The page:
For my Members at the Strategic Planning Group, I’ve already mapped out a detailed plan of what to do, once there is a sovereign default and the eurozone begins to break apart.

But the moment of when the eurozone would start to break apart? That was—I thought—in the indeterminate future: “Close, but not yet,” was my thinking.

Not anymore. Not after yesterday.

When a bond market swoons for no real reason at all, it’s a sign that the market participants realize they’re playing a game of musical chairs.

Therefore, the beginning of the end of the eurozone has arrived. It will happen imminently. And it could be triggered byanything—or like on Monday, by nothing at all.

Prepare accordingly.

5 Responses

  1. D C says:

    Really nice journal, man hats off to you my friend. Keep uncovering the dirt they try to feel our minds with it, and keep on always telling the truth, as nothing else will set the mind free.

  2. Abaddon says:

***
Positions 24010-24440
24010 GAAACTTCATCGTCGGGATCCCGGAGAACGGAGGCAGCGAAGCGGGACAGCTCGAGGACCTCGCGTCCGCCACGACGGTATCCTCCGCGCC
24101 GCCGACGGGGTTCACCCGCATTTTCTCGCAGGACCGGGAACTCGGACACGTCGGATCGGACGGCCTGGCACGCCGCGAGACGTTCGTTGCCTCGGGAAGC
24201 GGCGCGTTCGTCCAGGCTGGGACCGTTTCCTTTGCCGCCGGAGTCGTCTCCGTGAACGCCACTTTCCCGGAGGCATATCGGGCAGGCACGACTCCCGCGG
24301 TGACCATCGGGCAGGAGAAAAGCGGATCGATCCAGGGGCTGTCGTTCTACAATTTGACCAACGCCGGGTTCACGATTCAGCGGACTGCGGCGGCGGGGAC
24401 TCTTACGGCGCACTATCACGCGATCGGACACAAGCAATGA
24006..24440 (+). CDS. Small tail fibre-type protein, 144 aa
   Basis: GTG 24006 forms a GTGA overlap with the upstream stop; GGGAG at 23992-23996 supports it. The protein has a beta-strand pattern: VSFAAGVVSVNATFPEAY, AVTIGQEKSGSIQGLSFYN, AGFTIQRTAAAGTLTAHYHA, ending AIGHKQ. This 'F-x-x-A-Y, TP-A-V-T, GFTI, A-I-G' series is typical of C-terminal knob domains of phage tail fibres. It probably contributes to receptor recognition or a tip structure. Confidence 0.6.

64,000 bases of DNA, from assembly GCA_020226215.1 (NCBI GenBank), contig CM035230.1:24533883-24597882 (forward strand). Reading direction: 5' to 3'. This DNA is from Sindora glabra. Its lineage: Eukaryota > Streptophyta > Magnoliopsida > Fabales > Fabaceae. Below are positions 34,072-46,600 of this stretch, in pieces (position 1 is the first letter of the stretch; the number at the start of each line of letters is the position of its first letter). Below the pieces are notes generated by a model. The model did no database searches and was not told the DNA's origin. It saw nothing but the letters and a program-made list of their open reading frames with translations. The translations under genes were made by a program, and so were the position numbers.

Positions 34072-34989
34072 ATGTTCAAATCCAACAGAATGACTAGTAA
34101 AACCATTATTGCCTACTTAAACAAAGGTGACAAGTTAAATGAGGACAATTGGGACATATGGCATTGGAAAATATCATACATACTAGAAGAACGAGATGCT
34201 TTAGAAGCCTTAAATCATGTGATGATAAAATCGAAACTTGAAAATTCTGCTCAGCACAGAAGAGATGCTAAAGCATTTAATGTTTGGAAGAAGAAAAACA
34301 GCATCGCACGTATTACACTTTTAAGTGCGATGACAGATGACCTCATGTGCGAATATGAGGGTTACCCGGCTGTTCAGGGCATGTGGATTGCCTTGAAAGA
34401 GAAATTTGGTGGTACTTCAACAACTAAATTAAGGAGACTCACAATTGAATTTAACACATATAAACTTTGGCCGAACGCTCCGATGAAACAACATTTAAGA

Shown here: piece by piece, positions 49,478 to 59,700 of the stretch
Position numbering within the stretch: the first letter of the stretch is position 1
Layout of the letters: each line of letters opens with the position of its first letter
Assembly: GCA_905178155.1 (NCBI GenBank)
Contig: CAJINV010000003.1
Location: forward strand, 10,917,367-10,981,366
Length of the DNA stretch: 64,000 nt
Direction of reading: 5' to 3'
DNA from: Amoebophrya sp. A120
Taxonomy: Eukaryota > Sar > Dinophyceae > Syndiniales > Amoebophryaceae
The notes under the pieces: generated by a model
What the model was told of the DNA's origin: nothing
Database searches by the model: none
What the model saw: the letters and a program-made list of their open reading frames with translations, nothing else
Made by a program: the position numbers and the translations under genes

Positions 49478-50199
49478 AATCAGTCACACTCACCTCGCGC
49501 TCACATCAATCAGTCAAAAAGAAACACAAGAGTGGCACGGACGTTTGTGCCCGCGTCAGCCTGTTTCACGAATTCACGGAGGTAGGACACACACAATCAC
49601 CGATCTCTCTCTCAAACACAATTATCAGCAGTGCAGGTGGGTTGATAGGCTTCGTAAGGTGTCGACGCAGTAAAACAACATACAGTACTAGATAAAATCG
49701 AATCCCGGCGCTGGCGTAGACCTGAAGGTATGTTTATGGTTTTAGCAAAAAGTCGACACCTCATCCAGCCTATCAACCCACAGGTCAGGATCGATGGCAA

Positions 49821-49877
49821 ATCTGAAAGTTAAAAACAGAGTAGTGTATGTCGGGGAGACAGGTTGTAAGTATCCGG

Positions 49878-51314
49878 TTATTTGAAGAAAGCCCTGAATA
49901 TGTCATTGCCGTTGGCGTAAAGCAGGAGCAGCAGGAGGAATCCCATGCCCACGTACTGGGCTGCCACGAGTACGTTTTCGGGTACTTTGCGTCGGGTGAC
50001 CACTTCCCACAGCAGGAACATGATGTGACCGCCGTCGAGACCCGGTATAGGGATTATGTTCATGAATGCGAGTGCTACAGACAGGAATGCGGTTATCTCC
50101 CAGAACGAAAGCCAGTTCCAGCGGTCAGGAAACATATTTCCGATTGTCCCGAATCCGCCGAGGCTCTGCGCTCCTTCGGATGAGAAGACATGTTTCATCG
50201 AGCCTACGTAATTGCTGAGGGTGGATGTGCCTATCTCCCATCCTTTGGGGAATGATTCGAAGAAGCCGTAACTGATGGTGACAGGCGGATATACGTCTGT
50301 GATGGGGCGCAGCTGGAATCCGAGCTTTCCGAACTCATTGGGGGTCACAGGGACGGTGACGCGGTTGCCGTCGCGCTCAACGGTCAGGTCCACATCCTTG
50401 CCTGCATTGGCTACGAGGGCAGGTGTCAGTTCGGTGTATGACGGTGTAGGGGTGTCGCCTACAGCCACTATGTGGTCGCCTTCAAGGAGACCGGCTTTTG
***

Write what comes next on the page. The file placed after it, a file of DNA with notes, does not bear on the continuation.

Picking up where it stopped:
This is a system created by the money men, and everybody is money orientated, dependant upon it, addicted to it, nobody can buy or sell without it, it is our past, our present, and our future as we prepare our pensions for our old age. The money men have got the system sown up. You can complain, say you was robbed, call the bankers all the ba..stards, fraudsters, crooks, but they are still in charge, have all the money and control of a WORLD, and all you do is cry out about this or that, and how the bankster gangsters manipulated another money making racket to their advantage. There is NOTHING any of you can do about it, as they wreck a world before our eyes, we are witnesses of our own impotence and their power. Wake up people, they are taking us ALL to hell, themselves included, for greed has no limits, a global addiction for world dominance is leading to global extinction of a corrupt financial, political, and hypocritical religious world.